Irish Prelates: Eucharist Has Something to Say

Consider 2012 International Congress at October Meeting

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MAYNOOTH, Ireland, OCT. 19, 2010 ( The Irish Bishops’ Conference is affirming that the Eucharist has “something to say about every truly human experience.”

The prelates made this observation at their October General Meeting, as the 2012 International Eucharistic Congress was one of the points on the agenda.

The bishops reported in a statement that they also spoke of other themes ranging from the apostolic visitation being held in Ireland in the wake of the sexual abuse scandal, to Benedict XVI’s vigil for the unborn scheduled for next month, and an effort to ensure that stipends for Masses are being received in accordance with canon law.

Regarding the ’12 International Eucharistic Congress, the prelates pointed to the “journey of spiritual and practical preparation” under way.

The theme of the conference is “The Eucharist: Communion With Christ and With One Another.”

“The Son of God took on our human nature and lived our human reality, including our experience of suffering and death,” the bishops observed. “This means that the Eucharist has something to say about every truly human experience.”

The episcopal conference also looked at the celebration of Corpus Christi next June as a key moment in the preparations. They announced a new Eucharistic Congress Prayer and reported that the theme song has been composed by Bernard Sexton.

Papal activities

The Irish bishops spoke of the Holy Father’s extraordinary vigil for all unborn children, which will coincide with the First Sunday of Advent on Nov. 28. The Pope has asked that similar vigils take place around the world.

They also noted the Pontiff’s letter to seminarians, released on Monday as a conclusion to the Year for Priests.

“The letter underlines the core elements of an integrated human and spiritual formation for those who will engage in priestly ministry over coming decades,” the prelates reflected. “Bishops commended the letter to all seminarians, seminary staff and clergy.”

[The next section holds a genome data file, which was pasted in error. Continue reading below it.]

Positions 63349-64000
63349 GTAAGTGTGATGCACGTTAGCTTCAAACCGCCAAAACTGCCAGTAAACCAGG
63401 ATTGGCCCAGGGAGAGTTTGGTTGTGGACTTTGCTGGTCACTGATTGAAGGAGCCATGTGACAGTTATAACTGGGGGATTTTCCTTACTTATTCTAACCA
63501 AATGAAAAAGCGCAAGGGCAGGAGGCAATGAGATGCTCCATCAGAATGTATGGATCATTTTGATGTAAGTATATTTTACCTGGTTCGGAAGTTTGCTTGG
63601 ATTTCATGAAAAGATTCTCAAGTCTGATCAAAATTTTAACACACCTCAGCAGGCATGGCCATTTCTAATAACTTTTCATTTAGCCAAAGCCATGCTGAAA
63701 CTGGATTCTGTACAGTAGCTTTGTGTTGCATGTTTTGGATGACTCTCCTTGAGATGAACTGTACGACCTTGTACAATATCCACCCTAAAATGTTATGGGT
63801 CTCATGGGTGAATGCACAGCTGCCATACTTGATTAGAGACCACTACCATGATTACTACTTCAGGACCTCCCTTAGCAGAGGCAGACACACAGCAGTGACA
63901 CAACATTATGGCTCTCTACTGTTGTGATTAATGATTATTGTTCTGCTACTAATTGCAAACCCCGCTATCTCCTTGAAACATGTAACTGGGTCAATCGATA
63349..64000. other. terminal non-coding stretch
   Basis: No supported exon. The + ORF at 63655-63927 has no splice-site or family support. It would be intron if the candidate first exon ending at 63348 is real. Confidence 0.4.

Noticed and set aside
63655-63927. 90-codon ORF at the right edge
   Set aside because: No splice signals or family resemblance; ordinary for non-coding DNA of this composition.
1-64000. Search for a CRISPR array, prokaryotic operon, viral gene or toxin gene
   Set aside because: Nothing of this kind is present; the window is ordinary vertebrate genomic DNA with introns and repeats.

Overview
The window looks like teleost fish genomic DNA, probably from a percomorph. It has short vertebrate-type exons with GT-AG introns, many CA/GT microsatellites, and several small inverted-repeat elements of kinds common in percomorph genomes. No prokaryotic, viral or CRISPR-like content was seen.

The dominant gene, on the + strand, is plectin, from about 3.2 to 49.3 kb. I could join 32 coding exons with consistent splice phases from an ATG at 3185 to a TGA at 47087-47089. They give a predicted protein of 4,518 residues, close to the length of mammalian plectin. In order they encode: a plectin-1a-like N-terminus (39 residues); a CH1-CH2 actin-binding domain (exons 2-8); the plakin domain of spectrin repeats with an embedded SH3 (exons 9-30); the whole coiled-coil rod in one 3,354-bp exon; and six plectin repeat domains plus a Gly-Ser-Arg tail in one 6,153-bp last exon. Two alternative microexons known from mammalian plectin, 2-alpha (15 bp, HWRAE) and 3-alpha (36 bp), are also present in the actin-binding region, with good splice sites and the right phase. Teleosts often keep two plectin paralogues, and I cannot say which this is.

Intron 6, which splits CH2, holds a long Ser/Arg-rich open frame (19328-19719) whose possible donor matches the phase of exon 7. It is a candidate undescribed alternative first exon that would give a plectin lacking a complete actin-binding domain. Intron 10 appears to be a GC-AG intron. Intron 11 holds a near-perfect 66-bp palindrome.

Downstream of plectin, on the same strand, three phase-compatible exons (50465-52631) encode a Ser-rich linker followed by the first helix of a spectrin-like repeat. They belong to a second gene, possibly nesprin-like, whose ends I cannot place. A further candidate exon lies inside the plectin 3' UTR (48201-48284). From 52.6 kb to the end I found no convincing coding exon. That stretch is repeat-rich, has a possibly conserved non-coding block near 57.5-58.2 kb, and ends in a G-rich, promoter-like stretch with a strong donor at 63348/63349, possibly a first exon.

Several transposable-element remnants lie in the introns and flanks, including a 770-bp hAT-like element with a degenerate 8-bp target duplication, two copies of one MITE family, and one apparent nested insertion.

Prayer and visitation

Regarding Benedict XVI’s pastoral letter to the Catholics of Ireland about sexual abuse by clergy, the Irish bishops affirmed their recognition of the need for “‘profound renewal’ and for ‘a new vision to inspire present and future generations to treasure the gift of our common faith.'”

They encouraged the faithful to take advantage of the Year of Matthew that starts on the First Sunday of Advent to, “avail of Scripture-based prayer to guide the renewal of the Church in Ireland at this time.”

The bishops also gave an update on the apostolic visitation, noting that certain Irish prelates were in Rome this month for a meeting with members of the Curia to discuss the organization of the visit.

Generous in hard times

The episcopal conference welcomed the fact that nearly €15 million has been donated to Trocaire, the Irish division of Caritas.
They also reiterated expectations of the new Roman Missal translation, set to be in use in November 2011, for the First Sunday of Advent.

The prelates noted the six-year process of adapting the translation and also referred to some of the new saints whose feasts are included.
“Bishops are very aware that this means changes in prayers that have been used and loved for almost 40 years,” the conference statement affirmed. “[…] A new edition of the Missal provides opportunities for all who take part in the Mass to enhance our appreciation of the gift of the Eucharist and its celebration of the sacred mysteries of the Risen Lord.”

Marriages and Masses

The bishops also reported that criteria have been established for pre-marriage courses.

“These criteria are intended to ensure that the full richness of the Church’s pastoral care for marriage is promoted and built up,” they stated.
And regarding Mass cards, the prelates announced that support information will soon be published on this issue.
They explained: “Bishops will ask priests to review personal and parish procedures to ensure that they are fully compliant with the provisions of Canon Law. […] It is important to be particularly vigilant to ensure that people’s good faith in asking to have a Mass offered for a particular intention would not be exploited by others for profit. Any appearance of trafficking or profit-making from Mass offerings must be entirely avoided.”

Finally, the Irish Episcopal Conference announced a new appointment. Father Gearoid Dullea of the Diocese of Cork and Ross has been appointed executive secretary of the conference. He succeeds Monsignor Eamon Martin who is returning to his native Diocese of Derry to take up duties as the full time vicar general for the diocese.
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On the Net:

Eucharistic congress resources: and

Benedict XVI’s letter to seminarians:

Benedict XVI’s letter to Irish Catholics regarding sexual abuse:

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